Talk:gay rights

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I don't like this definition. Are "gay rights" a concept? Surely they're the rights of gay people, and any activism is just to show that those rights are the same as those of straight people. Equinox 00:17, 19 March 2009 (UTC)

Well, the answer is clear. Quotes, quotes and more quotes. I'll see about digging up a few; your help would be gratefully appreciated. 75.215.20.120 (really, User:JesseW/not logged in) 00:28, 19 March 2009 (UTC)

RFD discussion: July–August 2016[edit]

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gay rights

Lots of things can have rights: men's rights, women's rights, animal rights, fish rights. The translations are also linked in parts, so there's no translation target argument. DTLHS (talk) 03:55, 9 July 2016 (UTC)

  • Keep. The definition could be tweaked a bit, but the specific set of rights typically asserted is distinct. No one debates whether men should have the right to marry women, whether women should have the right to marry men, or whether animals should have the right to marry. bd2412 T 14:15, 9 July 2016 (UTC)
Hmm. Unsure. Compare gay pride, civil rights. Equinox 14:46, 10 July 2016 (UTC)
I would say delete, but it may be considered an abuse of gay rights... DonnanZ (talk) 14:13, 12 July 2016 (UTC)
Well, it would be an example of microaggression, I think, as is your comment. DCDuring TALK 20:15, 20 July 2016 (UTC)
Having thought about it more, I'm voting keep. Although I am not in favour of the concept and I don't consider it to be a God-given right, only gays do, I realise it's a controversial topic and that gay rights are non-existent in some countries, like Mr. Putin's Russia. It's a combination of social, political and religious issues, I guess. DonnanZ (talk) 08:32, 25 July 2016 (UTC)
Delete per nom. Nibiko (talk) 09:29, 14 July 2016 (UTC)
Delete. Renard Migrant (talk) 18:24, 15 July 2016 (UTC)
Thought about it more. Delete. Equinox 14:02, 22 July 2016 (UTC)
  • Keep. I don't know when something crosses over from SoP to idiom, but we seem to think that human right(s), equal rights, animal rights, states' rights, and civil rights and conjugal rights, property rights, and air rights have. I don't know what makes women's rights, voting rights, visitation rights different. All of these and many others are in one or more OneLook dictionary or glossary. DCDuring TALK 13:31, 25 July 2016 (UTC)
    Onelook dictionaries have different criteria to us, so it's no surprise that they end up with some different entries to us, too. In fact it's the reason that dictionaries aren't all identical. Renard Migrant (talk) 19:47, 25 July 2016 (UTC)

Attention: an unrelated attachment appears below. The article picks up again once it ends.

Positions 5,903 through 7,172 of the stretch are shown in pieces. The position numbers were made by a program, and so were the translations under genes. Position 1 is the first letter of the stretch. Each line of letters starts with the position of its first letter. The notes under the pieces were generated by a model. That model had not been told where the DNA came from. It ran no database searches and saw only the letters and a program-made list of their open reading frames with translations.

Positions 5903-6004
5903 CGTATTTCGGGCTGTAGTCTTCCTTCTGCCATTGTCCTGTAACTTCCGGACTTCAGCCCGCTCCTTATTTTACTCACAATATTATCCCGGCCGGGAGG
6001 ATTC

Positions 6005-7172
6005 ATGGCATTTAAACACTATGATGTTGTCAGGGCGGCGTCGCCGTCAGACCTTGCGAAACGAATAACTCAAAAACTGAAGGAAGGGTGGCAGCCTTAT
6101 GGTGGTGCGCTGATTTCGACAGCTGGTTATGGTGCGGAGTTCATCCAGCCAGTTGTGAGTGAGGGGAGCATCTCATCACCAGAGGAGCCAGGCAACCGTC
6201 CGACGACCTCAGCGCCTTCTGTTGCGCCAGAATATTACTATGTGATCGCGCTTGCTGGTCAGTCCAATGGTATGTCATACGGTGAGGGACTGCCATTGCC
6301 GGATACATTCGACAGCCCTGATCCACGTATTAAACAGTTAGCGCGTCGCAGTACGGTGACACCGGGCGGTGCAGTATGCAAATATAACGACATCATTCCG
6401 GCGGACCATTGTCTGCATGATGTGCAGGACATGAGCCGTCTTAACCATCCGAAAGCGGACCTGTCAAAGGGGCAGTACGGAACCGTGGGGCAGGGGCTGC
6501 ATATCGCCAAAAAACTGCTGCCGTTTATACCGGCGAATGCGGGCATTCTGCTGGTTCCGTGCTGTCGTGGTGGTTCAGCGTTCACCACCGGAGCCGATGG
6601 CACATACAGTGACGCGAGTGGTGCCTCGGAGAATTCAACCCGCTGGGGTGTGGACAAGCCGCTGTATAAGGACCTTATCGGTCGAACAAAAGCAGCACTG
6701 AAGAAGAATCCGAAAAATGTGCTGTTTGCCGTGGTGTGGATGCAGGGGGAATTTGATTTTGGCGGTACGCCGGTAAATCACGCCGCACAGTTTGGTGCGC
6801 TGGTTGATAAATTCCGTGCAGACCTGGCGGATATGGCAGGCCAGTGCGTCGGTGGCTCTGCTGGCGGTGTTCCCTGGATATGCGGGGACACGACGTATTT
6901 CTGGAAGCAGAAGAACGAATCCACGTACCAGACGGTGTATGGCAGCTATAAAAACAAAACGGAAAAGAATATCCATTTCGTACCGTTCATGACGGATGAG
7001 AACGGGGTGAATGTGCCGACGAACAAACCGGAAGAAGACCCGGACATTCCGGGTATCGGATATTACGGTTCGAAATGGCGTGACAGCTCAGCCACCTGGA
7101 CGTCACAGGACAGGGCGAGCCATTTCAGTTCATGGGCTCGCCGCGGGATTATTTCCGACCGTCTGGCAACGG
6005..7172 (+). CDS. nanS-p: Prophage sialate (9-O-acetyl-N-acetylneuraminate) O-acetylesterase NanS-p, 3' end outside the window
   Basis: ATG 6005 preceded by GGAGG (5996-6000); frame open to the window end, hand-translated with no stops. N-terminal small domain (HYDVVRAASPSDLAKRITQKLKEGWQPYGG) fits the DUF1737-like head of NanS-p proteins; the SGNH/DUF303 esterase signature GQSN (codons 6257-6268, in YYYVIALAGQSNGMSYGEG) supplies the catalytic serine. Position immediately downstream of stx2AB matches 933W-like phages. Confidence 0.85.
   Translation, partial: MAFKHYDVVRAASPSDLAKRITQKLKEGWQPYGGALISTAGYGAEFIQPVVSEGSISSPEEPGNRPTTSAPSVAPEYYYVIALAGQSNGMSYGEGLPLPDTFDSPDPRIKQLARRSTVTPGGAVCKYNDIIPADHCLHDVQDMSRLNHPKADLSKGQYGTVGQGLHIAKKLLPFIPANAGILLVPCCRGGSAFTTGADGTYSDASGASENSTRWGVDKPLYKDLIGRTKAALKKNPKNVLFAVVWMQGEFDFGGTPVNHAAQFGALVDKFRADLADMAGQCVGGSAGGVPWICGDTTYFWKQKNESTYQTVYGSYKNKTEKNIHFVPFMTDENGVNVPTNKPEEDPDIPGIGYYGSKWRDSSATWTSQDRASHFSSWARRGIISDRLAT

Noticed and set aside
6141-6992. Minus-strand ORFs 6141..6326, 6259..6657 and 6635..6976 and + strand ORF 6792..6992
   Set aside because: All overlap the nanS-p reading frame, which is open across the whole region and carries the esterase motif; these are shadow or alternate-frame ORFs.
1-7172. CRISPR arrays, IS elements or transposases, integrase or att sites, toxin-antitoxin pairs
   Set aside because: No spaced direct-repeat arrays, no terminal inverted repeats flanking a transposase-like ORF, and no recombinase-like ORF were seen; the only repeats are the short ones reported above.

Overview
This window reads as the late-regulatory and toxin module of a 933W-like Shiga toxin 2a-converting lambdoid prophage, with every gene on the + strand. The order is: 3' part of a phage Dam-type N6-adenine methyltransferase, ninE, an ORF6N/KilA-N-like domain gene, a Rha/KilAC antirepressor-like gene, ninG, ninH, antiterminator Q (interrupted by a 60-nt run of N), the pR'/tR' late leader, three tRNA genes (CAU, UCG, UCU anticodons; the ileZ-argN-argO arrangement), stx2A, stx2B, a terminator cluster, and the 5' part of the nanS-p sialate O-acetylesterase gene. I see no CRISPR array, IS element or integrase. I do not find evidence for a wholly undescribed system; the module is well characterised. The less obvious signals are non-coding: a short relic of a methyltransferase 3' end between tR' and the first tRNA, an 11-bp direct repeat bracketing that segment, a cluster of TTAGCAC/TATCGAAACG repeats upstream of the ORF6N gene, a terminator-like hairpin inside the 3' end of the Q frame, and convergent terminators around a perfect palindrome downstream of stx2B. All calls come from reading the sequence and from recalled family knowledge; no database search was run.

1. I thought we were trying to be more inclusive than our competitors.
    2. Do you think we should entertain RfDs for the various rights entries that we have? What distinguishes them from this case? DCDuring TALK 20:09, 25 July 2016 (UTC)
  • Keep. Definitely a particular thing with a specific and regular meaning, not sum-of-parts. Agree with DCDuring that "women's rights" should also have an entry. It just needs someone to write it up. Not as sure about the other two, as there are many phrases that describe "voting rights" and at least a few alternatives to "visitation rights". P Aculeius (talk) 00:00, 28 July 2016 (UTC)
    Voting rights has at least two definitions, one in corporate law and one parallel to that in gay rights. A few OneLook dictionaries have entries for visitation right(s), as they do for the others. DCDuring TALK 01:01, 28 July 2016 (UTC)
    The concept of voting rights in corporate law is still about the ability of individuals to have a voice in the process, even though that voice may be expressed in shares of stock (or a certain kind of stock). bd2412 T 04:09, 28 July 2016 (UTC)
What I'm saying is that "voting rights" and "visitation rights" are just two of many collocations of words that are used to express the same thing, as well as the fact that both can be used to describe various types of rights to which the words "voting" or "visitation" could apply, and therefore they seem more like they're the sum of their parts, fully transparent without any subtle or restricted meaning. For instance, "voting rights" could be referred to as "the franchise", "polling rights", "suffrage", "universal manhood suffrage", "universal suffrage", "women's suffrage", etc. So it's not the chief expression used to refer to this type of thing; and it's not limited to this type of thing. So it seems very sum-of-parts to me. "Visitation rights" seems even more so, since any right to visitation would seem to be included in the phrase.
When we speak of "gay rights" we don't mean the right to life, to a jury trial, to freedom of speech or religion, even if the people affected are gay. We mean a specific set of rights, or a specific group of related legal questions. At the same time, we don't alternate "gay rights" with many other phrases that could be used equally well. Relatively few cases will refer to "homosexual rights" or "LGBT rights"; there's not a distinct "lesbian rights movement". Here we have a phrase that has, to borrow an astronomical phrase, cleared the field around it. There are a few other possible terms, but they're not widely used by comparison. And I think these are strong evidence that it's not simply sum-of-parts. P Aculeius (talk) 23:41, 28 July 2016 (UTC)
  • Keep - the definition is not readily deducible from the headword, it could mean a range of things, but doesn't, so I wouldn't consider it sop. - Sonofcawdrey (talk) 01:23, 29 July 2016 (UTC)

Kept. bd2412 T 01:12, 10 August 2016 (UTC)